UPDATE: Bella Coola B.C. grizzly bear tracking collars retrieved
Lori, Dean, Drew and Jason, the four grizzly bear cubs that were successfully rehabilitated and released back into the wilds of Bella Coola, B.C. area last July have dropped their tracking collars and the collars have been retrieved.
On Monday, August 27th Northern Lights Wildlife Society and the B.C. Ministries of Environment and Forest staff successfully made their way via helicopter to the collar sites and retrieved the remaining 3 collars.
Drew’s collar had fallen off previously in September and had been retrieved. Before setting out the team plotted the last received GPS coordinates against a map. When nearing each site, they switched to the VHF tracking to hone in on the VHF signal the collars were transmitting.
We were especially thrilled with the den that Lori found for herself. We had stopped receiving data from Lori’s GPS collar in the fall and figured she had “denned deep”, blocking the signal to the satellite.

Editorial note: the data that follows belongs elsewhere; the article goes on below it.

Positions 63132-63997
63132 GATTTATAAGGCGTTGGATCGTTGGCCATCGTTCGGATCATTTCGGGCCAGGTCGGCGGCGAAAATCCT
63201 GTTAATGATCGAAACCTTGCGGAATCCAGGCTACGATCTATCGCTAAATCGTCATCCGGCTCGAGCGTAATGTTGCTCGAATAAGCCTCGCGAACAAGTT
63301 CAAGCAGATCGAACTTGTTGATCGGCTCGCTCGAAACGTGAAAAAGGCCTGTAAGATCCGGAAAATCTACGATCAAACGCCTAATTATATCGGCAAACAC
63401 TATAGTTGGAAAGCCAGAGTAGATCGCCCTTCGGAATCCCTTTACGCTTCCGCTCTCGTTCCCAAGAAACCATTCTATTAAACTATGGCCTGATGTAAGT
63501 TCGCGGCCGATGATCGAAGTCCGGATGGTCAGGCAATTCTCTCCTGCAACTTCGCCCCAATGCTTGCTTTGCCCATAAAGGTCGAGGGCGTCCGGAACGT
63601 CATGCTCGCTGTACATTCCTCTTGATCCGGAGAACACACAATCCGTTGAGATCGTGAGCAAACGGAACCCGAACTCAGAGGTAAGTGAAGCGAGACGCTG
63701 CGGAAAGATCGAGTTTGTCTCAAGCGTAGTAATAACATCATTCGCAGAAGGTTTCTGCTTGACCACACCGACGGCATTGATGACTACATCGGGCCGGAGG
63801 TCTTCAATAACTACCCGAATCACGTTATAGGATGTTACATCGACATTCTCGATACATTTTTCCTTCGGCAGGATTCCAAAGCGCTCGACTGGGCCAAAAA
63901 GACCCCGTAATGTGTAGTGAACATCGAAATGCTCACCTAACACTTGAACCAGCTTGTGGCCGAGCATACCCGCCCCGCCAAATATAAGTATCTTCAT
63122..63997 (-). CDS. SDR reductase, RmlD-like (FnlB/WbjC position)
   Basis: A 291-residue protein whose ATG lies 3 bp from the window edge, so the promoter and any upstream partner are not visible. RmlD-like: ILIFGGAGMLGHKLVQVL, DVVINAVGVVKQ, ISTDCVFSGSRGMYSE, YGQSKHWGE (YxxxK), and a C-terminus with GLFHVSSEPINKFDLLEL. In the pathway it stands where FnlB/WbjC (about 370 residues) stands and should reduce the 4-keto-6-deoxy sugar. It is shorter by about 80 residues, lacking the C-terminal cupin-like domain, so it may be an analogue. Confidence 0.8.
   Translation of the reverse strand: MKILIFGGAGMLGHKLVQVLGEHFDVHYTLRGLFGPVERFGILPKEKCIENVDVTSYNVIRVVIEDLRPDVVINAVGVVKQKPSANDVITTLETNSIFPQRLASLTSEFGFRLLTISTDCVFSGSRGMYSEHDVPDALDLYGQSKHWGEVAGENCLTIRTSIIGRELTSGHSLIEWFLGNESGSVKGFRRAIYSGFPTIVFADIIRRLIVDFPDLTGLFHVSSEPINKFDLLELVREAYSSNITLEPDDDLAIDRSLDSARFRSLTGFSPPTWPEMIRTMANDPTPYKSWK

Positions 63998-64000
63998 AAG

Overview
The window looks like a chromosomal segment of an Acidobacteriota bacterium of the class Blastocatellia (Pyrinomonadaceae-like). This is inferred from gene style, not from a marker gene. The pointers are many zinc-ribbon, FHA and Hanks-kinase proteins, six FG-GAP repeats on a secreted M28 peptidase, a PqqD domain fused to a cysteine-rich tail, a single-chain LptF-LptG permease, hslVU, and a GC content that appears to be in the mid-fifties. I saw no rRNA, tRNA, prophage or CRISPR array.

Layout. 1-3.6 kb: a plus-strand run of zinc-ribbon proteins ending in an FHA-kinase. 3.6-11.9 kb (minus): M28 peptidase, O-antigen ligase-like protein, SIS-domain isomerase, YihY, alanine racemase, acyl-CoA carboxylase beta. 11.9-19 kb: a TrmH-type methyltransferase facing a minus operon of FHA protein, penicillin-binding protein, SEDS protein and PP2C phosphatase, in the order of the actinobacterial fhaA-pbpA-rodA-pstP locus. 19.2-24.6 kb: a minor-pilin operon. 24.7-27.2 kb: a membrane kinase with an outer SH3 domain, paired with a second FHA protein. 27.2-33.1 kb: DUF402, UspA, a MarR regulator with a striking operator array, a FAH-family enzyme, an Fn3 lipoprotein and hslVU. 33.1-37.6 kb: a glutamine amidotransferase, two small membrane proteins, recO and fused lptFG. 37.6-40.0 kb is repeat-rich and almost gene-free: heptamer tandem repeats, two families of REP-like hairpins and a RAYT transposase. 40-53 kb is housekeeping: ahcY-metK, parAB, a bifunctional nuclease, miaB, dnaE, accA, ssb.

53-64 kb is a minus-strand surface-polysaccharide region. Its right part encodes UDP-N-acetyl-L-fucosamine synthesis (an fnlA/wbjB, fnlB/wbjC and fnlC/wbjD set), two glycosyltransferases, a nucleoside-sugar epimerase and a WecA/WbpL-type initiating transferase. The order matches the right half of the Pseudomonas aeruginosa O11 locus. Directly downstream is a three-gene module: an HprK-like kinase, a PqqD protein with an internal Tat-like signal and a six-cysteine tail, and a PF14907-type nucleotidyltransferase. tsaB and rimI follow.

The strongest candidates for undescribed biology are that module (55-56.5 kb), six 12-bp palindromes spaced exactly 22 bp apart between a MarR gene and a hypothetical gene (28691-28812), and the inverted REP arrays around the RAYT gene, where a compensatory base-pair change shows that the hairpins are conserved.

Then in late spring we received a mortality signal but that was not the case at all. To hibernate in the wild this past winter, Lori had found herself some prime real estate, taking over an abandoned den.
Even though the den was located next to a glacier it was nice and deep and on a hillside full of food. So she went to bed nice and fat and when she woke up she slipped her collar, having lost the weight over the winter.
Lori was a real character while in rehab and demanded to be first in the water pond, chasing the boys out so she had it all to herself. When fresh straw was delivered, it was never arranged the way SHE liked it and would drag it all out of her cubby and replace it to suit herself, grumbling all the while.
Now the collars will be sent to the manufacturer who will offload the data stored in the collars. This rich data will provide us with more valuable information but we are encouraged by Lori’s choice of den in that she appears to be doing the right things and is capable of making these types of wild bear decisions.
The pilot project is a cooperative effort between IFAW, Northern Lights Wildlife Society, the British Columbia Ministries of Environment and Forest, Lands and National Resource Operations. The pilot will study whether releasing orphaned grizzlies is viable.